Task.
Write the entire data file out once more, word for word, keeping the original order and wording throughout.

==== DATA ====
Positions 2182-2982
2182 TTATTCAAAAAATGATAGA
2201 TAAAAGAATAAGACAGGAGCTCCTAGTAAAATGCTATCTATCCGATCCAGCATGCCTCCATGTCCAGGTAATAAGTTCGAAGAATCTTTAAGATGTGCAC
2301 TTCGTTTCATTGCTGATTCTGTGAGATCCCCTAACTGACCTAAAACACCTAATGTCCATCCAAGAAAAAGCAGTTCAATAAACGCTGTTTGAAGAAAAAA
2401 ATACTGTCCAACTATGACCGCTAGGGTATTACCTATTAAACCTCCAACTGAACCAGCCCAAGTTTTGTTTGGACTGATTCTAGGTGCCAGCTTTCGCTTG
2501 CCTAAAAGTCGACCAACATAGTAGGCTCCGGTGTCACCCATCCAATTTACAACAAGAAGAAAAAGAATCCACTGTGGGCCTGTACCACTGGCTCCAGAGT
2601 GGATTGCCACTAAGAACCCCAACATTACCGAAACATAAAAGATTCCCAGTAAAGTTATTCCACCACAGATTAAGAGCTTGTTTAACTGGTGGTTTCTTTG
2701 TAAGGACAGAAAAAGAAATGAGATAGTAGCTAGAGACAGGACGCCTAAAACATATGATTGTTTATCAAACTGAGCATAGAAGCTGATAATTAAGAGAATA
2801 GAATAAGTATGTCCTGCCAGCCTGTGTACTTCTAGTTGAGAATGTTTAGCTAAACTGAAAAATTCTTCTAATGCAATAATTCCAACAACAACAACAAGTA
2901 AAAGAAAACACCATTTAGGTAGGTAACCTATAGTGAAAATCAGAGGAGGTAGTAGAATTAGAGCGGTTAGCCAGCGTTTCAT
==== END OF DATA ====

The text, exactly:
Positions 2182-2982
2182 TTATTCAAAAAATGATAGA
2201 TAAAAGAATAAGACAGGAGCTCCTAGTAAAATGCTATCTATCCGATCCAGCATGCCTCCATGTCCAGGTAATAAGTTCGAAGAATCTTTAAGATGTGCAC
2301 TTCGTTTCATTGCTGATTCTGTGAGATCCCCTAACTGACCTAAAACACCTAATGTCCATCCAAGAAAAAGCAGTTCAATAAACGCTGTTTGAAGAAAAAA
2401 ATACTGTCCAACTATGACCGCTAGGGTATTACCTATTAAACCTCCAACTGAACCAGCCCAAGTTTTGTTTGGACTGATTCTAGGTGCCAGCTTTCGCTTG
2501 CCTAAAAGTCGACCAACATAGTAGGCTCCGGTGTCACCCATCCAATTTACAACAAGAAGAAAAAGAATCCACTGTGGGCCTGTACCACTGGCTCCAGAGT
2601 GGATTGCCACTAAGAACCCCAACATTACCGAAACATAAAAGATTCCCAGTAAAGTTATTCCACCACAGATTAAGAGCTTGTTTAACTGGTGGTTTCTTTG
2701 TAAGGACAGAAAAAGAAATGAGATAGTAGCTAGAGACAGGACGCCTAAAACATATGATTGTTTATCAAACTGAGCATAGAAGCTGATAATTAAGAGAATA
2801 GAATAAGTATGTCCTGCCAGCCTGTGTACTTCTAGTTGAGAATGTTTAGCTAAACTGAAAAATTCTTCTAATGCAATAATTCCAACAACAACAACAAGTA
2901 AAAGAAAACACCATTTAGGTAGGTAACCTATAGTGAAAATCAGAGGAGGTAGTAGAATTAGAGCGGTTAGCCAGCGTTTCAT